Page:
Now let’s talk minions. She’s got an army of “giants” which are large, clunky, top-heavy, subterranean monsters that made me immediately think of Umber Hulks. Consult your nearest Monster Manual for comparison. She’s also got an interesting fella named Tri Face, who is basically Man-e-Faces’ nerdy brother with a playing card fetish. The visual effect is kind of neat, and he was the one who created the machine for Xayide, but the character gets shoved to the background as wasted potential.
Nimbly: And speaking of henchmen, Nimbly is Xayide’s spy, and the one who eggs (haha, get it? cuz he's a bird and-...sigh) Bastian on to make wishes to solve his problems. I’m of two minds about Nimbly. The first is that its pretty obvious how his storyline is going to go, and a lot of his dialog is rather painful (“Nimbly’s the name, tour guide’s the game”). On the other hand, it is a fairly well-realized costume, and the actor inside of it does a pretty good job of acting like a bird.
Rock Biter: Remember in my NeverEnding Story review that I said the Rock Biter was a very minor role? Guess what? He’s back. That wouldn’t annoy me at all, actually, except…except…they gave him a kid. Junior annoyed the living hell out of me, brought nothing to the story, and cried a lot (for his limited screen time). Why they thought this was a good idea escapes me.
The Child-like Empress: Different actress, not quite as good this time (could be the curly hair). Somehow manages to deliver a “help me Obi-Wan Kenobi” message, despite being very trapped.
Hmm. I just realized I need a badass for this movie. I guess I’ll go with the Wambos, the tiny wind-up toys that fire sparklers after they leave the eggs they were hatched out of. It was a “what the hell?” moment, but I’ve gotta give the little guys credit. They died for Bastian’s sins.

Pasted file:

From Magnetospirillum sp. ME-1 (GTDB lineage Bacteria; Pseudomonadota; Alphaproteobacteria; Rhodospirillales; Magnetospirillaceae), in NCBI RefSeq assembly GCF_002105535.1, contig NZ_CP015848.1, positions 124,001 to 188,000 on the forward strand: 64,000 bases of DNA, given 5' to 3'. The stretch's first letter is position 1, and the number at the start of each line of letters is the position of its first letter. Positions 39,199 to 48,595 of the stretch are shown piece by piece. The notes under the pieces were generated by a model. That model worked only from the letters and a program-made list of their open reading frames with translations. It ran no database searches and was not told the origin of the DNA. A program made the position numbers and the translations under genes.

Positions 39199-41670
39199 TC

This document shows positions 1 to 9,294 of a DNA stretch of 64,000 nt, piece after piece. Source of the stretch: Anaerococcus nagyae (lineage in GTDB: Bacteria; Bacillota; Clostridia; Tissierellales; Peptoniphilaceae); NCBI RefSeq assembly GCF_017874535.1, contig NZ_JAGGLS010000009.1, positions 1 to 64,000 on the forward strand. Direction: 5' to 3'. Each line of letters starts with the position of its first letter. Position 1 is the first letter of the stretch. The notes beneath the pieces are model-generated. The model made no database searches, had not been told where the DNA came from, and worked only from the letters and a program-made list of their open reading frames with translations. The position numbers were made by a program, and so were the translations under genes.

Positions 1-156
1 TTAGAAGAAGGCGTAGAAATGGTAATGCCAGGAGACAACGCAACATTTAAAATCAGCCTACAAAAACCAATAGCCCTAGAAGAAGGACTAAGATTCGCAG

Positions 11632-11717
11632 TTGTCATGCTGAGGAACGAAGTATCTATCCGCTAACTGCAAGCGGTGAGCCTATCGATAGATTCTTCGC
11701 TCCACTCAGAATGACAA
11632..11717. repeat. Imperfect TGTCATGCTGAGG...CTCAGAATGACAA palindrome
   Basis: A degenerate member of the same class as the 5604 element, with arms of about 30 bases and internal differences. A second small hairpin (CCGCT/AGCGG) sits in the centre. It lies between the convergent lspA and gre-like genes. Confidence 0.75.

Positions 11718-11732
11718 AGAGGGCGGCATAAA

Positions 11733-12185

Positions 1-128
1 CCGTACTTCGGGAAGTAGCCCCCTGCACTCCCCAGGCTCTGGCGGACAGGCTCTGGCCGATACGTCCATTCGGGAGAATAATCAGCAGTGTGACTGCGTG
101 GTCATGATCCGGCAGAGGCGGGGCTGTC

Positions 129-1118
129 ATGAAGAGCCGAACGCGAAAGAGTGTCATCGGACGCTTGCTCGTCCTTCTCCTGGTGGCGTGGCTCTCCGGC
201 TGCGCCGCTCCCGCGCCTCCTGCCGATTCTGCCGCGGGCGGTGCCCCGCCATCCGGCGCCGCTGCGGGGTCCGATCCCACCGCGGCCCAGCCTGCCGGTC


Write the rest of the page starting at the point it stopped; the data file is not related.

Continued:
I expected the special effects to be lesser than the first movie, and in general, that’s the case. The Silver City looks rather like a low-rent Venice, the giants are difficult to take seriously, and the second dragon introduced, Smurg, is not very well done for his limited screen time. However, I’d have to say Falkor’s an improvement, and the physical effects (makeup and costumes) are still rather good.
The part that pleasantly surprised me was the cinematography. George Miller and crew provided quite a few good and interesting shots. It was very well lit, atmospheric, and suitably moody. However, Fantasia lacks that certain otherworldliness that the first movie had in spades. This one feels more like it was shot on a soundstage (the first one was as well, but the feel is different). Its hard to nail down exactly what it is, but it is missing that certain something (maybe a budget). That said, the directing was pretty good, all things considered the general inferiority of the film to the first one.
The adaptation by Karin Howard does, as I’ve said, bring in a few elements from the book as nice surprises, but the writing is the definite low point of the film. The jokes that Bastian tells (the ones that baffle Atreyu) just aren’t very funny. At all. They feel forced and, since this is a sequel after all, don’t really match up with Bastian’s character from the first movie (unless you count being a vindictive jerk who chases bullies down with a dragon in a case of unbalanced response). Worse than that though, is the heavy-handed hammering home of the movie’s point. Its about memory, and the movie will never stop telling you how wonderful and important memories are. Ever. Also: Rock. Biter. Junior.
Sound is neither here nor there. There is quite a bit more synthesizer in the music, and the ending theme song just doesn’t have the same panache as Lihmal’s original version (I can’t believe I said that).
While I have seen considerably worse movies than this, I can’t say that I really enjoyed it. Some of the visuals were nice and/or interesting, but this movie just can’t muster up the charm and eye-catching visuals of the first movie. Only see it if you’re a completist or curious to see how much the franchise slid down in quality from the first movie to the second. Otherwise, its not really worth your time.